FOR some time the IChemE Contracts Committee has been aware that the Minor Works Contract (Orange Book) has needed an update to bring it in line with the UK’s Construction Act and to reflect the way in which the contract is now being applied. Some of the key changes to have been made to the revised form (available now) are as follows:
The Contracts Committee has always aimed to maintain a close relationship with the users of the contracts that it drafts and are published by IChemE. It does this in a number of ways, primarily through the members of the committee, all of whom have a close working relationship with the process industries in terms of project development, planning, operation, contract development and project management. This is further supported by the interaction with the Dispute Resolution Committee whereby feedback of non-confidential information is provided to ensure that the Contracts Committee is made aware of any issues arising from the content of the published contracts and any trends in changes to the manner in which disputes develop between parties. In addition, members of both committees often give both in-house and general training courses on the IChemE contracts during which much valuable feedback is provided by the users. It is through the above that the committee decided that the existing version of the Minor Works Contract (Orange Book) – whilst still being successfully used for its more traditional role which was ‘minor’ packages of construction works within existing process plants – is now being used in a far more comprehensive manner for a range of projects including the design, supply and construction of small pharmaceutical, biotechnology and water/wastewater plants.
For those familiar with the previous edition of the Orange Book, there have been a number of general changes and some reorganisation of the content to reflect current best practice and to bring this Contract in line with the other forms of contract published by IChemE. The two key changes have been:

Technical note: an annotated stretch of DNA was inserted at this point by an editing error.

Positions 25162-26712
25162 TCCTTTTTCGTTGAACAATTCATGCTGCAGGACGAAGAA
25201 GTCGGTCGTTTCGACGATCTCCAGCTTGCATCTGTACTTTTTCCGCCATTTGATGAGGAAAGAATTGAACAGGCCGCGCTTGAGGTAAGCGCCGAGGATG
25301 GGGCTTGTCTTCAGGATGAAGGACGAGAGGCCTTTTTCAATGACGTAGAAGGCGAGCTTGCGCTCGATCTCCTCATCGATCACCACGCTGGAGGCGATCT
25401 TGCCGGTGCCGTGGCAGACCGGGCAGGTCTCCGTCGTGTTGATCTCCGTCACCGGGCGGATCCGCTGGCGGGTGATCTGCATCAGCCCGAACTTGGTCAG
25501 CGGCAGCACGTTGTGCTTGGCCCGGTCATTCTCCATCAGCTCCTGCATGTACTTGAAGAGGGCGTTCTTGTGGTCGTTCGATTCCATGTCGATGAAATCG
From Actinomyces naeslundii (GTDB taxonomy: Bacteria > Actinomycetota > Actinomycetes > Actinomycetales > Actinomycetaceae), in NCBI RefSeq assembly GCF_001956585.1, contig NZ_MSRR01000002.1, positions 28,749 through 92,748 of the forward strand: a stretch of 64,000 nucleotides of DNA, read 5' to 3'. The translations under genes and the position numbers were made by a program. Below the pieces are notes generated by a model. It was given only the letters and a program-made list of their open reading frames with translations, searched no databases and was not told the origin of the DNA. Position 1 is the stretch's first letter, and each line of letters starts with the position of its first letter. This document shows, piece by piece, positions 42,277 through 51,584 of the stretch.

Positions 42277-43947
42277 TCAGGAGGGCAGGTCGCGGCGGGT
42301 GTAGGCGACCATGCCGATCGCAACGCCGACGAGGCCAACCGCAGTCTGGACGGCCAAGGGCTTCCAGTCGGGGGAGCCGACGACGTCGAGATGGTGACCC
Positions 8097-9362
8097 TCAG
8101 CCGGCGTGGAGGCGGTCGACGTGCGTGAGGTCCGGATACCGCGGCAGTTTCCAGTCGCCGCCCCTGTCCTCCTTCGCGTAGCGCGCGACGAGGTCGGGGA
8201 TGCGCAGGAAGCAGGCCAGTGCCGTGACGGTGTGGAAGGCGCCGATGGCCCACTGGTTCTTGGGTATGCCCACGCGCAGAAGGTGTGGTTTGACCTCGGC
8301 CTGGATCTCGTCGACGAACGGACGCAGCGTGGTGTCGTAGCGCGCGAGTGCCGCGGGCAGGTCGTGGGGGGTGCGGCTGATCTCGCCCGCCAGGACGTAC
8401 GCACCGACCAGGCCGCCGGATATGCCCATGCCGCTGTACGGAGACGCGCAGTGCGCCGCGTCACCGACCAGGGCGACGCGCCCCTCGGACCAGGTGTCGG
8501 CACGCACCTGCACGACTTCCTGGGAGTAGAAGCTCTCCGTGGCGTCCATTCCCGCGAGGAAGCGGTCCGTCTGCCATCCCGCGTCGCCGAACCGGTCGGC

(a) that the new form is now capable of being used both in the UK and internationally; and
(b) there is recognition that the Contract can be used for design and construction.
In the original edition of the contract, the design, free-issue materials, and equipment would normally be procured and issued to the Contractor by the Purchaser. The Contract now recognises that the Contractor may be required to undertake the design, supply and installation of all or parts of a plant and equipment. It remains the case that this form of Contract would normally be applied to works that are of a limited complexity and value or for which the risk to the parties is of a moderate nature. It is therefore anticipated that the contracts will not normally exceed £5m (US$7m) in value but this would be dependent on the cost of any capital items included within the scope of supply, the project complexity or levels of repetition in the scope of work.
The work may typically comprise activities such as installing equipment or plant or relatively small process systems, modifying existing facilities, and repairing and maintaining equipment or plant. If design is to be included within the Contractor’s scope of work, a Specification will need to be drafted, which was not included in the earlier publications. The earlier editions dealt with any technical requirement and the scope of the Works in a single schedule; now Schedule 1 (Description of the Works) deals with the scope of the Works and other related matters whereas the Specification deals with the technical, operational and output aspects of any new or existing plant. It is left to the parties to decide whether a Specification is required and clearly if a simple and limited small construction or installation project is required, a specification may not be necessary at all.
While the previous edition of the Orange Book was published specifically for use in the UK, this latest version is structured so that it may be used in any location. In this regard the committee has followed the same approach adopted for the Professional Services Contract (Silver Book) published last year. The contract includes examples of Special Conditions which have been divided into two sections, the first (Part A) relating to projects that are wholly or partially undertaken in the UK, and the second (Part B) covering optional Special Conditions that may be required either due to the specific content of the Project or due to the location of the Works under specific laws, codes of practice, or regulations. The guidance and example clauses for inclusion in the Special Conditions are provided to assist the user when compiling the Contract.